100 Cols

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#7
Interesting but I don’t understand the high torque at low rpm ,on the top graph , my shimano feels dead below 60 rpm as it should I think
AFAIK, that's how electric motors generally behave, their torque goes down when they approach their max angular speed. Also, power and torque are directly related, if you know power and angular velocity (rpm), you can calculate the torque. And vice versa.

surely the curve for the trail or middle adaptive modes is going to be way different to the full boost setting , ?
Yes, of course.

I think that unless you have spent a little time working on your cadence it’s all a lot more difficult to understand ,
I'm afraid I don't understand this. I have spent _years_ working on my cadence.
 

Kernow

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#8
I'm afraid I don't understand this. I have spent _years_ working on my cadence.
Sorry I didn’t make that comment very clear What I mean is unless a rider knows ie has counted / checked cadence somehow it’s harder to get a feel of what the graph means , if you know your cadence averages say 80 rpm it’s easier to read the info and see where each motor will work best for a person
It’s a good interesting thread
 

Gary

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#9
I have spent _years_ working on my cadence.
What do you mean by "working" on it?
It takes very little time to train your body to reach higher peak max cadences. and not very long at all to raise your sustainable (comfortable) high end cadence.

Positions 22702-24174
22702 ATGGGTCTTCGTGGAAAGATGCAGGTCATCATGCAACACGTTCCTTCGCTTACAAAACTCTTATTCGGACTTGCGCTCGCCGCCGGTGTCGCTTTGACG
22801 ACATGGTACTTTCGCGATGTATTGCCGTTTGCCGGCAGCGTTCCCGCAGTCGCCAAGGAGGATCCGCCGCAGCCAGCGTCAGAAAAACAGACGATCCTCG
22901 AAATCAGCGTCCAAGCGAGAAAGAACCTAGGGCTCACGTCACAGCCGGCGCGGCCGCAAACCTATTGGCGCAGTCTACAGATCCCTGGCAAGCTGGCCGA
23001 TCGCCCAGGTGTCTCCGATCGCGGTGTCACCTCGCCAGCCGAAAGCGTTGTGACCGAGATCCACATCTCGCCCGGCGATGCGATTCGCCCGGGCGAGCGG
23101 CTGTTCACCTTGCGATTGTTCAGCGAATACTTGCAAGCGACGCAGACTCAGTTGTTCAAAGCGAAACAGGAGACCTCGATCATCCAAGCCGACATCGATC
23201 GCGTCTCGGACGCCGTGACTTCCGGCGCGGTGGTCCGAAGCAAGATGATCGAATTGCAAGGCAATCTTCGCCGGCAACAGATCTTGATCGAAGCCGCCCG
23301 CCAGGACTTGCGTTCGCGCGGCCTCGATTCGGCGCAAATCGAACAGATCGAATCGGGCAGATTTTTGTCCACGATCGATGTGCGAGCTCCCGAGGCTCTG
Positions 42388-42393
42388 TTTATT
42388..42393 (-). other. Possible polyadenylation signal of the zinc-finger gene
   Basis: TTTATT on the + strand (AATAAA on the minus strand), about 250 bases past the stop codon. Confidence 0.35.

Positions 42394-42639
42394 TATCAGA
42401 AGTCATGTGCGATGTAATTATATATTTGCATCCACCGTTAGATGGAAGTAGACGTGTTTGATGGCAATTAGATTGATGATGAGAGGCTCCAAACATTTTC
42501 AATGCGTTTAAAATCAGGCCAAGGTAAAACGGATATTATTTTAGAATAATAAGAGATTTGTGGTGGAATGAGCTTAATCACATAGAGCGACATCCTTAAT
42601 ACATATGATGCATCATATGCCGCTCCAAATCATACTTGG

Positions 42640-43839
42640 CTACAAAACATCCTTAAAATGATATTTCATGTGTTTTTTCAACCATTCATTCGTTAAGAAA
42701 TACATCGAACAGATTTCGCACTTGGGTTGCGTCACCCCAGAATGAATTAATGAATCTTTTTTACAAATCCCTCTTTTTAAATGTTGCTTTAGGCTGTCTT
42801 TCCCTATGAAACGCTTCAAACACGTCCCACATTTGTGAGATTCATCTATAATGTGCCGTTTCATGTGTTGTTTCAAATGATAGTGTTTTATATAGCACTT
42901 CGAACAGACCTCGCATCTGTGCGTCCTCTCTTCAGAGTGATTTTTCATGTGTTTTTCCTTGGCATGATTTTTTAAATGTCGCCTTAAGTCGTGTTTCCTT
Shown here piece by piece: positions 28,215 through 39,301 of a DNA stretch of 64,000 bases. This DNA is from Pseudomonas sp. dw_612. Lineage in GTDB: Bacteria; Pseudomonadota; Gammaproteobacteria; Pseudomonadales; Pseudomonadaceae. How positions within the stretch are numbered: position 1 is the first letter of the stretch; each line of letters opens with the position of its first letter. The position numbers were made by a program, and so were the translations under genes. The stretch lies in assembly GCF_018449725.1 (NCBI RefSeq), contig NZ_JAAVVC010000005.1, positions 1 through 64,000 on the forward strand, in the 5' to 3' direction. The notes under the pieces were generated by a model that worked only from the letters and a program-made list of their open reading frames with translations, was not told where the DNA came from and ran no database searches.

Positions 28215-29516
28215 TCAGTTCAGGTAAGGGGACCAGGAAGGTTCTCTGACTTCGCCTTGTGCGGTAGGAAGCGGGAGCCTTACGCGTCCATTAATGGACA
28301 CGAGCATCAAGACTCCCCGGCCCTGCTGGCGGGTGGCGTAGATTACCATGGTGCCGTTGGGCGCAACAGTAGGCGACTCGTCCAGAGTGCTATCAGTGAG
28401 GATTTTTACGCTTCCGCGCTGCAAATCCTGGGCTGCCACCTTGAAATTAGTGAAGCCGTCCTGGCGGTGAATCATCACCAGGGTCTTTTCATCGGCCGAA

Mine are both well above average from nothing more than boredom and having a Garmin Cadence sensor fitted to my roadbike
 

100 Cols

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#10
What do you mean by "working" on it?
It takes very little time to train your body to reach higher peak max cadences. and not very long at all to raise your sustainable (comfortable) high end cadence.
Wow! I'm amazed that you think you know my body or how long it took me to re-learn to pedal at high cadences. That's quite a big headed claim there.

With working on it, I mean that after two strokes I've had (2007, 2014), I've had to re-learn walking, coordination, keeping balance and finally cycling and then higher cadences. It took more than "very little time", actually it has taken years, no matter what you claim.

Mine are both well above average from nothing more than boredom and having a Garmin Cadence sensor fitted to my roadbike
Cool. You're the man.
 

Gary

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#11
Sorry man. I misunderstood what you were saying completely :oops: